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flvegan Donating Member (1000+ posts) Send PM | Profile | Ignore Mon Mar-23-09 11:01 AM
Response to Original message
12. On some breeds, cosmetic alteration *used* to have a purpose.
Either for hunting or protection, docking and cropping sort of had a purpose it's believed. In today's modern world, there's no sense in it, and it's solely done for cosmetic reasons.

It's incredibly cruel, IMO.
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BeachBaby Donating Member (1000+ posts) Send PM | Profile | Ignore Mon Mar-23-09 11:16 AM
Response to Reply #12
14. I've never done that to my dogs, but.....
(and I'm asking you because of your extensive knowledge of canines):

I've had German Shepherds, Siberian Huskies, and Alaskan Malamutes in my life - as well as Black Labs, Chocolate Labs, Golden Retrievers, Beagles, Bullmastiffs and English Mastiffs. If there has been one constant that I've noticed, it's that the floppy-eared pups got ear infections, here and there - but the pointy-eared dogs did not.

On its face, I would say that it has to do with moisture collecting in the ears of the floppy-eared dogs, while the open air prevents that in the pointy-eared dogs.

Thoughts?

(FWIW, I'm in NO WAY advocating cropping. I just know that I have to clean Bayleigh and Natasha's ears frequently, for this very reason)
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flvegan Donating Member (1000+ posts) Send PM | Profile | Ignore Mon Mar-23-09 11:36 AM
Response to Reply #14
15. That's part of it, yes.
There's also more skin mass to most of the floppy eared dogs, too which aids in trapping dirt and moisture in the inner ear and the folds of the outer ear. Also, if you look at the breeds with the biggest ears, you'll see a propensity for ear infections, such as the cocker spaniel.

This isn't true for all floppy eared dogs, though. I've had two uncropped danes now, and Zen got an ear infection maybe once every couple years if that. Dharma (knock wood) has yet to have one. But, danes can have problems if you don't pay attention. A yearly vet visit should be enough to keep it at bay, unless there are immune circumstances or something like that. That said, most of my pits are uncropped so they have floppy ears. I've never had a pit get an ear infection of any kind (knocks wood again).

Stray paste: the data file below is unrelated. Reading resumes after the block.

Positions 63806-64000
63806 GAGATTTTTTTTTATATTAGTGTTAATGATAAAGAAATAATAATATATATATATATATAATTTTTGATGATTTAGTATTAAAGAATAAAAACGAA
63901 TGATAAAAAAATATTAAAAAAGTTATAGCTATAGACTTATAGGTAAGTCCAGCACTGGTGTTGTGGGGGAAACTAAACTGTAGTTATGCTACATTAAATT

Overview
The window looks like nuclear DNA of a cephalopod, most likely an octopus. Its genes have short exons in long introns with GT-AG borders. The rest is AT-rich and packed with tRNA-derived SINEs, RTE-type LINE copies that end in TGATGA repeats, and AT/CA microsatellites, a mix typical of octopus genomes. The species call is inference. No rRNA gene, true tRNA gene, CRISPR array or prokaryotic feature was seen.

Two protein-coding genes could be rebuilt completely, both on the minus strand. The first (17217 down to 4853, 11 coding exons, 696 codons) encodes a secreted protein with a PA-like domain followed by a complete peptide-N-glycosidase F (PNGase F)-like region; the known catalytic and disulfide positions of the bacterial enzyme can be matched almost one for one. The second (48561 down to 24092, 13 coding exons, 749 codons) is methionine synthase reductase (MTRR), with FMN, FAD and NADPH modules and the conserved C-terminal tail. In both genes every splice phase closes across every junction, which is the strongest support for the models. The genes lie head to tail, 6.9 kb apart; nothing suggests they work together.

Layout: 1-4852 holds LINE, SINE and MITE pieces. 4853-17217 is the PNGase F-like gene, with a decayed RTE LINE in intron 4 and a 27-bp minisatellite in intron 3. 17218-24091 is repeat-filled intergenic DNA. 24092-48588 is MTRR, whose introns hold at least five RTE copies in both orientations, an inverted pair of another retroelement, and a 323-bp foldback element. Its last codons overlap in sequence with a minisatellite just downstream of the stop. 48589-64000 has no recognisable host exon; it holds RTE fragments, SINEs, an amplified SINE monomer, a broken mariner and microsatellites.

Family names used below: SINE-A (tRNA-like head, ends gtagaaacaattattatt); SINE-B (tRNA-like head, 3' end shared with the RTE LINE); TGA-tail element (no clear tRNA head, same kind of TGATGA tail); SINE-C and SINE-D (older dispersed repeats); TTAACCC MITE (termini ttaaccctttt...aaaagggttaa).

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BeachBaby Donating Member (1000+ posts) Send PM | Profile | Ignore Mon Mar-23-09 12:07 PM
Response to Reply #15
16. ".... if you don't pay attention".
I believe that that is the operative phrase. I know you take good care of your pups - and they have the good health to show for it.

And give the big goof a hug for me. Those dogs are the coolest.
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Lyric Donating Member (1000+ posts) Send PM | Profile | Ignore Mon Mar-23-09 09:08 PM
Response to Reply #15
26. We've been fortunate so far. Toby has never had an ear infection
or any other problem with his ears at all since he was born about four years ago. I honestly don't mess with them much. I just clean the external parts with a Q-tip and some witch hazel whenever he has a bath, and then blow the dryer on "cool" into his ears to dry them completely before letting him loose. He's cool with the hairdryer, thankfully--I guess all the years of being vacuumed and blow-dried have made him pretty much unconcerned about loud things wielded by his humans.

:hi:
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Critters2 Donating Member (1000+ posts) Send PM | Profile | Ignore Mon Mar-23-09 06:42 PM
Response to Reply #14
20. I give the beagle an ear wash once a week.
Beagles can have ear problems, but my vet says letting them get exercise outside, especially on breezy days, can help prevent problems. A good breeze, that gets under the ears to some extent, helps to dry any moisture that can build up. My vet swears that it's indoor dogs who have the most ear problems.

A simple ear wash, though, seems like a much easier fix than mutilating the poor creature.
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Jamastiene Donating Member (1000+ posts) Send PM | Profile | Ignore Mon Mar-23-09 06:54 PM
Response to Reply #14
22. A bit of trivia...
Look for a floppy eared canine in the wild. Let me know if you find one.

I read that the floppy ears were a human construct. In the wild, dogs just don't have the floppy ears. So, because of human interference with dog breeding, we now have floppy eared dogs and ear infections.